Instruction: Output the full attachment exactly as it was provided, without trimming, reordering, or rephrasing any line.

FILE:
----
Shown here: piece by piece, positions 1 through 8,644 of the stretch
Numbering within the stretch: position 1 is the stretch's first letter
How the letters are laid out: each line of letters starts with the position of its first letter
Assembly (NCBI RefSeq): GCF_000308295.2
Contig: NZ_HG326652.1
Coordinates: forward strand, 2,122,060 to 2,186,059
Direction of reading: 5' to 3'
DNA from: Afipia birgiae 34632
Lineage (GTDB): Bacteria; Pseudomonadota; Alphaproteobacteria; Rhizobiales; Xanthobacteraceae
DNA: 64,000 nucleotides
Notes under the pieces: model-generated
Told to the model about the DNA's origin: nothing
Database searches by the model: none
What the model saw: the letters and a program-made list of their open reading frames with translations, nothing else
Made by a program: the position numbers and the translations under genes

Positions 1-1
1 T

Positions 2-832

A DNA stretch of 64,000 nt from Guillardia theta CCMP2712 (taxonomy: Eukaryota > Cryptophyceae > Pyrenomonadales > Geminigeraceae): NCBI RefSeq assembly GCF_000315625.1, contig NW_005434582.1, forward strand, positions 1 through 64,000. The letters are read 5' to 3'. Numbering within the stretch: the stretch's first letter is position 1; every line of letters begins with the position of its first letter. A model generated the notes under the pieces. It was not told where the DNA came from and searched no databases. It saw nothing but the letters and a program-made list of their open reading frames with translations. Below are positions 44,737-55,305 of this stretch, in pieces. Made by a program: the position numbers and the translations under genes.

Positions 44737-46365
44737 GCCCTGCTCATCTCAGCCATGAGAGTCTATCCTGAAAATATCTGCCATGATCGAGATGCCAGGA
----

Shown here: piece by piece, positions 1 through 8,644 of the stretch
Numbering within the stretch: position 1 is the stretch's first letter
How the letters are laid out: each line of letters starts with the position of its first letter
Assembly (NCBI RefSeq): GCF_000308295.2
Contig: NZ_HG326652.1
Coordinates: forward strand, 2,122,060 to 2,186,059
Direction of reading: 5' to 3'
DNA from: Afipia birgiae 34632
Lineage (GTDB): Bacteria; Pseudomonadota; Alphaproteobacteria; Rhizobiales; Xanthobacteraceae
DNA: 64,000 nucleotides
Notes under the pieces: model-generated
Told to the model about the DNA's origin: nothing
Database searches by the model: none
What the model saw: the letters and a program-made list of their open reading frames with translations, nothing else
Made by a program: the position numbers and the translations under genes

Positions 1-1
1 T

Positions 2-832

A DNA stretch of 64,000 nt from Guillardia theta CCMP2712 (taxonomy: Eukaryota > Cryptophyceae > Pyrenomonadales > Geminigeraceae): NCBI RefSeq assembly GCF_000315625.1, contig NW_005434582.1, forward strand, positions 1 through 64,000. The letters are read 5' to 3'. Numbering within the stretch: the stretch's first letter is position 1; every line of letters begins with the position of its first letter. A model generated the notes under the pieces. It was not told where the DNA came from and searched no databases. It saw nothing but the letters and a program-made list of their open reading frames with translations. Below are positions 44,737-55,305 of this stretch, in pieces. Made by a program: the position numbers and the translations under genes.

Positions 44737-46365
44737 GCCCTGCTCATCTCAGCCATGAGAGTCTATCCTGAAAATATCTGCCATGATCGAGATGCCAGGA